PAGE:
• And though he "put Frank Sinatra through the wringer" in his divorce negotiations with wife Nancy, even the terrible-tempered Frank became friendly with Bautzer. Years after all the mess, Sinatra suggested that he visit Greg and Dana Wynter and "cook some Italian food." Greg agreed. Wynter, however, was appalled by Sinatra's entourage, which included girls Wynter was sure were still in their early teens. Eventually, after a number of visits, Wynter confronted her husband "Sinatra is bringing hoodlums to our home. Somebody could be shot on our doorstep, and he (Sinatra) doesn't even have the courtesy to say who this man is. It's appalling!" Needless to say, Bautzer remained pals with the singer, but not in his home. After, Bautzer identified "this man" as mob boss Sam Giancana.
• But it is Bautzer's relationship with Joan Crawford, on and off for many years, that really juices up this book. The great star was notoriously promiscuous, but given to behaving like an empress in public. A close friend of Crawford's described her attitude: "A man must be a combination of butler and bullfighter. Crawford expected her escort to place her napkin in her lap, light her cigarette, open doors for her." Bautzer performed these duties with losing the upper hand.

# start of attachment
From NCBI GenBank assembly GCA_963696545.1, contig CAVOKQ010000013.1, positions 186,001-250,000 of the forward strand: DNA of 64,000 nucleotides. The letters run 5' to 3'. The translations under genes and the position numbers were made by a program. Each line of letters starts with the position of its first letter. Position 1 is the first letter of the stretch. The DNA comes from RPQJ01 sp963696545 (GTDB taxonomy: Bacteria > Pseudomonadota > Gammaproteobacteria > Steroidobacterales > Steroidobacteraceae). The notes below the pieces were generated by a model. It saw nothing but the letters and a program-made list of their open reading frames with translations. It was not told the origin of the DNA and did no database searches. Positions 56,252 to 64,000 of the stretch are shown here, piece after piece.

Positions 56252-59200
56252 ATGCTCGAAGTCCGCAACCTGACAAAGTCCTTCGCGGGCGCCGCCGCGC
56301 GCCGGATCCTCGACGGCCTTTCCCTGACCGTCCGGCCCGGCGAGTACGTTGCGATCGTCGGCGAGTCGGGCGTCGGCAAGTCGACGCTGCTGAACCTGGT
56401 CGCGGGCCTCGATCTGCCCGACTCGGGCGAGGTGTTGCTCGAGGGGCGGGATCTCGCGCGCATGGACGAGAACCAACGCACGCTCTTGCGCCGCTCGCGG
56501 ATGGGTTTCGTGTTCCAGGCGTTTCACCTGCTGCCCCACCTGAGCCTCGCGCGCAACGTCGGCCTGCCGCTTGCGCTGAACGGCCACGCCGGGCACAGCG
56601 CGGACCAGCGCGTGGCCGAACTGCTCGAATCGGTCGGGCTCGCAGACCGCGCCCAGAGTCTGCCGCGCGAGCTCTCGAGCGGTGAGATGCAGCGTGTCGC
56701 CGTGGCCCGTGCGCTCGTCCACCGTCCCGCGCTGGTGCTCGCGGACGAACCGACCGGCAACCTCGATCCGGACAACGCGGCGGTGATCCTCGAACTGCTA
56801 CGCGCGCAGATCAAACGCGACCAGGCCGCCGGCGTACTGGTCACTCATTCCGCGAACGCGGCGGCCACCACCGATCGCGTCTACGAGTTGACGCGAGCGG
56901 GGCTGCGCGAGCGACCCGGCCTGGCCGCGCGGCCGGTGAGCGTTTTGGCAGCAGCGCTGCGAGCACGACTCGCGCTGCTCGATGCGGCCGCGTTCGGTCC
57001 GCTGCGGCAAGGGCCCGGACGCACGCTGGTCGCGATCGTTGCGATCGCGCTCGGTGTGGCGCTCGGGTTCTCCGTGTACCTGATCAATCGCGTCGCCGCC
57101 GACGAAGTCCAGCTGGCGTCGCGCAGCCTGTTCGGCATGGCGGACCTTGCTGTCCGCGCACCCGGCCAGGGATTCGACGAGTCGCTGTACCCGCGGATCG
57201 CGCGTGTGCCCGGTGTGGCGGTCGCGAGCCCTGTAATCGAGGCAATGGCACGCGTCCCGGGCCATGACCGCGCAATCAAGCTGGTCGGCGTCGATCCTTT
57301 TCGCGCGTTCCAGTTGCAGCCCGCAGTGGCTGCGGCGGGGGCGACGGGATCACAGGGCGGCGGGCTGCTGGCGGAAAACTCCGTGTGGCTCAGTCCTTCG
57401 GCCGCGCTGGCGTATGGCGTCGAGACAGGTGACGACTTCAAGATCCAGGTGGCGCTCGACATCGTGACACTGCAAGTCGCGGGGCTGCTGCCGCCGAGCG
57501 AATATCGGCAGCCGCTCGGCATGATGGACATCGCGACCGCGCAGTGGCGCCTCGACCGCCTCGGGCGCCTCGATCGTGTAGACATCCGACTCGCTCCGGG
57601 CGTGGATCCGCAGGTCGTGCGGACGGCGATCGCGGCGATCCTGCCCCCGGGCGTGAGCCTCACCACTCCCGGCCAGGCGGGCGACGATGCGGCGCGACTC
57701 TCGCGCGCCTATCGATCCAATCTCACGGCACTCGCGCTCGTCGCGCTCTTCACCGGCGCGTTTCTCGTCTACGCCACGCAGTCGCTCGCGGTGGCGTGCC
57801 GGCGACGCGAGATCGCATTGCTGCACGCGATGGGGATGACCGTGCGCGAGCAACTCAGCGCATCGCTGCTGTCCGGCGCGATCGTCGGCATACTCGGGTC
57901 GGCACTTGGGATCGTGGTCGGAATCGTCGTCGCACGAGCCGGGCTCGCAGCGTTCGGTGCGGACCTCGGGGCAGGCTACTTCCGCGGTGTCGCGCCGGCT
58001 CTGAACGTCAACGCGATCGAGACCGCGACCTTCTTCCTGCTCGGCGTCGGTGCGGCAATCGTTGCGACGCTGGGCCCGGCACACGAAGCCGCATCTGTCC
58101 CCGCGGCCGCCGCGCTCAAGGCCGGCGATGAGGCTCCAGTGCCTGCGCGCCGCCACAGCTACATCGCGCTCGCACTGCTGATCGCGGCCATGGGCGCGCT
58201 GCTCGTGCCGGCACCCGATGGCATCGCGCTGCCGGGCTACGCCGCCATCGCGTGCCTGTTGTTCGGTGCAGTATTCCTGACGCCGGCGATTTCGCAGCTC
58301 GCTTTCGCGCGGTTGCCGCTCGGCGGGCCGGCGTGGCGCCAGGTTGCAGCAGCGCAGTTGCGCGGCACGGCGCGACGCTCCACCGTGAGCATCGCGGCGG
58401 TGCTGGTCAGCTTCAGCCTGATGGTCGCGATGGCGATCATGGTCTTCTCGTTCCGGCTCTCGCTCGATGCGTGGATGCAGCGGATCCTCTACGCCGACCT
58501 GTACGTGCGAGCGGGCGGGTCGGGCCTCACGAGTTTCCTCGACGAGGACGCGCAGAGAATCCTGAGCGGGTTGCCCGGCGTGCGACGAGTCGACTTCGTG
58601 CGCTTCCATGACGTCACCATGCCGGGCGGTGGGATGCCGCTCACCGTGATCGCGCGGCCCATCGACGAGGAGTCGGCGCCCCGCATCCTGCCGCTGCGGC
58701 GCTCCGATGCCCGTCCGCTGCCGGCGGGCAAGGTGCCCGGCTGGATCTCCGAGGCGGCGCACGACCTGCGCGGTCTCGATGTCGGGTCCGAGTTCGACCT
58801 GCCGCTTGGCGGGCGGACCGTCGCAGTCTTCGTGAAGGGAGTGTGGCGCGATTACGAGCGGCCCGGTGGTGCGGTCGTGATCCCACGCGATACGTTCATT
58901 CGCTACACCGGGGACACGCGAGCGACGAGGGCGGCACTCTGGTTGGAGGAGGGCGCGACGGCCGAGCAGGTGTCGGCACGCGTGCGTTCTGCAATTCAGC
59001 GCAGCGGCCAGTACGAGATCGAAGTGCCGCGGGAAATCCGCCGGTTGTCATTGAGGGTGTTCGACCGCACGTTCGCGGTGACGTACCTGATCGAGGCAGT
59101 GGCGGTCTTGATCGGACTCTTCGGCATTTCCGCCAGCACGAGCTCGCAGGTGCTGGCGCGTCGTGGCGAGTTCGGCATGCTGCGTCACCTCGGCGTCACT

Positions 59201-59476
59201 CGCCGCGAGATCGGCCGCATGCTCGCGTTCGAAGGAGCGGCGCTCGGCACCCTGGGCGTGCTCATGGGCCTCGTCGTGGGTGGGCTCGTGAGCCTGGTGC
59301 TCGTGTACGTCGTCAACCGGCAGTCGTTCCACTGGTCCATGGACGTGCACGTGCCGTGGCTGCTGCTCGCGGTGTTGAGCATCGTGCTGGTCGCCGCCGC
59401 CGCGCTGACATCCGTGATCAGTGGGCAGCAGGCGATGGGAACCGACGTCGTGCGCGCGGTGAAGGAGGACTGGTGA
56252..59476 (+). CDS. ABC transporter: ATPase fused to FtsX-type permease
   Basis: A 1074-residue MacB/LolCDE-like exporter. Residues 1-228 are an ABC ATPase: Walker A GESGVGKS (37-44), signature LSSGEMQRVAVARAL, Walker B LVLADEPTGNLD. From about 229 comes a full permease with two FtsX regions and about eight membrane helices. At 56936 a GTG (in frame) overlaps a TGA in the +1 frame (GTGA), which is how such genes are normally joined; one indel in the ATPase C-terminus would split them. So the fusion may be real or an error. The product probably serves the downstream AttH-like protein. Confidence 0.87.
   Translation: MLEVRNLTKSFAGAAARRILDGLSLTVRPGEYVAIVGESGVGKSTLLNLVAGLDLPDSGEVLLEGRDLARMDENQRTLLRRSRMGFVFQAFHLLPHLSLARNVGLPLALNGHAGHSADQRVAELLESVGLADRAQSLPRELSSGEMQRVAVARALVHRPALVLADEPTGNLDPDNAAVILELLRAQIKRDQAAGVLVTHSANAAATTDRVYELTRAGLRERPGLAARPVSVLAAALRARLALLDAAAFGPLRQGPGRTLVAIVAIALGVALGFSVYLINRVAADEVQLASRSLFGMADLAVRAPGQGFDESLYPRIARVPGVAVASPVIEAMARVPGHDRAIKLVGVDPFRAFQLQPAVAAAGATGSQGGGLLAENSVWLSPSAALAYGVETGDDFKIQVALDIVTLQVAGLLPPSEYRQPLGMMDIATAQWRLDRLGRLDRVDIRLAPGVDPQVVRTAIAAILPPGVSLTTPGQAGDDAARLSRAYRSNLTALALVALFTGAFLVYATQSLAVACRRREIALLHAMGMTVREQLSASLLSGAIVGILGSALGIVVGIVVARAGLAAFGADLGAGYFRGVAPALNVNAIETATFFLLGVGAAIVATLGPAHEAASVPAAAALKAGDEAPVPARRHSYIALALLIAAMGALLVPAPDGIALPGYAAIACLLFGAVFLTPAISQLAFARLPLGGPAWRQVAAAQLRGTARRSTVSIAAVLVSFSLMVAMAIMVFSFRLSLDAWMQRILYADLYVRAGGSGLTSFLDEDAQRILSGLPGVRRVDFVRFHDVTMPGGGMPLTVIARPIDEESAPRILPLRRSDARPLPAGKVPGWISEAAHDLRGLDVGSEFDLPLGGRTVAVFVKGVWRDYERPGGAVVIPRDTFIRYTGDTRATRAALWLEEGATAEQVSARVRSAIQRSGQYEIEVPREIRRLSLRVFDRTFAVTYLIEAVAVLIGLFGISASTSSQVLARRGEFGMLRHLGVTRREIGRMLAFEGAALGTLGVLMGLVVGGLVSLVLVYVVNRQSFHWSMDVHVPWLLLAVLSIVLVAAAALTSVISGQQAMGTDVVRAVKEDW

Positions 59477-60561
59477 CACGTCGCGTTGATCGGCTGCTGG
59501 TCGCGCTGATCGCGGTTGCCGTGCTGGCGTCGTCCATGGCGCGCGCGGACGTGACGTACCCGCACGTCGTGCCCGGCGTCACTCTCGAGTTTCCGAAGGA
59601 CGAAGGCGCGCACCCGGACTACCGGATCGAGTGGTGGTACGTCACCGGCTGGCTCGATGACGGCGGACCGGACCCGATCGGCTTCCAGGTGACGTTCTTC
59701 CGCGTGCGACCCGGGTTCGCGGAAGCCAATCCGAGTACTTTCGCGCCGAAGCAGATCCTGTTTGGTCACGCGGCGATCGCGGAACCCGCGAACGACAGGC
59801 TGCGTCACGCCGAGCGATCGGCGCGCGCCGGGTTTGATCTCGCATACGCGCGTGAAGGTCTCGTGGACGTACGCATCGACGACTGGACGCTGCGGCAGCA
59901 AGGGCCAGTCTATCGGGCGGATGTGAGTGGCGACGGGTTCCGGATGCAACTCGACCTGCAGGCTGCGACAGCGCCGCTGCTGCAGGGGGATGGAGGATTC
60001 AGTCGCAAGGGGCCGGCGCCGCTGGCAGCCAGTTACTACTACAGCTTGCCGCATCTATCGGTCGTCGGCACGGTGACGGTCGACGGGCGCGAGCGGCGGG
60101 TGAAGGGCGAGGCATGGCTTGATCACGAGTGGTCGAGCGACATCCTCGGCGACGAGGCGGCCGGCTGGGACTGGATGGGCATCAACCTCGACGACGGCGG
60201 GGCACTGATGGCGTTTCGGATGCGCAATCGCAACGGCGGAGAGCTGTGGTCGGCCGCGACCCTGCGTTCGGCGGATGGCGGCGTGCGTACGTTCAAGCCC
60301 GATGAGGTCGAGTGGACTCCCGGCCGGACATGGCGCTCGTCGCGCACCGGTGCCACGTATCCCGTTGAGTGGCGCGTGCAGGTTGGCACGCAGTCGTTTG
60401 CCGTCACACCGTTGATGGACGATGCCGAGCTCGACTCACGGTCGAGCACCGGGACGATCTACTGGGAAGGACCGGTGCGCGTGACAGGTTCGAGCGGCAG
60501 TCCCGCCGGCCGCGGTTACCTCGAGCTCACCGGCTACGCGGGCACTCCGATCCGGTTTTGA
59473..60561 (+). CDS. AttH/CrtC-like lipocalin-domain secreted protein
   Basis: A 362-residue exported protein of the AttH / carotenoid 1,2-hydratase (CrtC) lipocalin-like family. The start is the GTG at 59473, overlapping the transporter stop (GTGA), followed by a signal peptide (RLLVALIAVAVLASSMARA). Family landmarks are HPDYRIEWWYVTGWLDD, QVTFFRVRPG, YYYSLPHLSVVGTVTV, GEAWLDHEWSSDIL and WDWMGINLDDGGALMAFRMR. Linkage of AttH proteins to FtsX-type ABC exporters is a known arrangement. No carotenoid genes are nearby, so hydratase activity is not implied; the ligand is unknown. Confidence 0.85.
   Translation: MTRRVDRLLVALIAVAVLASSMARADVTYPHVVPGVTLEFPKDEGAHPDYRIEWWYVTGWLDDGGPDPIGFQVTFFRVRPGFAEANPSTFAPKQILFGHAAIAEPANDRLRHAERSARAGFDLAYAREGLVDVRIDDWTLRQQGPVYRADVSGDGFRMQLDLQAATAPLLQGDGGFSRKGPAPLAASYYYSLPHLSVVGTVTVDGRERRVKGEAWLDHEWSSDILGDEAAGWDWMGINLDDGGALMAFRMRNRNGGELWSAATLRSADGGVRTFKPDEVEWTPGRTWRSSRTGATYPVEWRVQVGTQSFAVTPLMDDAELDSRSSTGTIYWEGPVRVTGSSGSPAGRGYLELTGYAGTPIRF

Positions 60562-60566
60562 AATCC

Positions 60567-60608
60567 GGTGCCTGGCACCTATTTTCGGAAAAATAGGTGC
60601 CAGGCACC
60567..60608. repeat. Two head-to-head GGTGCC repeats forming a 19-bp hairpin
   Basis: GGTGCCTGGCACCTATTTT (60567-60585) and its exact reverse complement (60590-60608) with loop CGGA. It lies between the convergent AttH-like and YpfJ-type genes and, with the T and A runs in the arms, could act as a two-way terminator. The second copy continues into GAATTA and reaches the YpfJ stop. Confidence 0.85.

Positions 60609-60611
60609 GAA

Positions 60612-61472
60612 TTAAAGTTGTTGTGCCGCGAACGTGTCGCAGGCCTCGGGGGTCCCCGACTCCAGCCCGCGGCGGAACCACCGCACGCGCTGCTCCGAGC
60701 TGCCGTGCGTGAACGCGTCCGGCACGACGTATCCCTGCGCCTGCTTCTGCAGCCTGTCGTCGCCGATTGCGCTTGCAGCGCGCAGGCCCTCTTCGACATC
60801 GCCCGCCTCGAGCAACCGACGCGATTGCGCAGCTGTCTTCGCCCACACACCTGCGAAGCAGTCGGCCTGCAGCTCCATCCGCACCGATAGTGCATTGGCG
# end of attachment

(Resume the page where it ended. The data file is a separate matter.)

Hollywood had a big laugh when Crawford later dissed Marilyn Monroe, saying, "The public likes colorful personalities, but they like to know that underneath it all, the actresses are ladies." Joan had convinced herself, despite sleeping with directors, producers and leading men, that she was a "lady." No doubt, in private, Bauzter disabused her of this notion. I kind of wished the entire book could have been about Greg and Joan! He admitted he was "stuck" on Crawford, but embarrassed by her absurdly royal demands and various hi-jinks. (Bautzer's long affair with Lana Turner, his first "big time" date, was passionate and romantic, but left no visible scars.)
Greg Bautzer for all his seemingly frivolous womanizing was a serious man who truly changed Hollywood history in many ways. As Robert Wagner writes in the Prologue: "He knew everyone and knew their secrets. He knew what made them tick. He knew what made Hollywood tick!"
And the tick, tick, tick of sex, glamour and big business is revealed amusingly and intelligently in The Man Who Seduced Hollywood.
• P.S., I almost forgot my favorite anecdote in the book. In the late 1940s, Howard Hughes had Bautzer approach Sara Taylor, mother of Hollywood's exquisite teen queen Elizabeth Taylor. Hughes offered Mrs. Taylor one million dollars to marry Elizabeth. Rather than be appalled, the ambitious Sara asked, "tax free?" Taylor was appalled, and shortly after, was engaged and then married to first hubby, Nicky Hilton. Elizabeth would say later, "I married to get away from my parents." Could you blame her?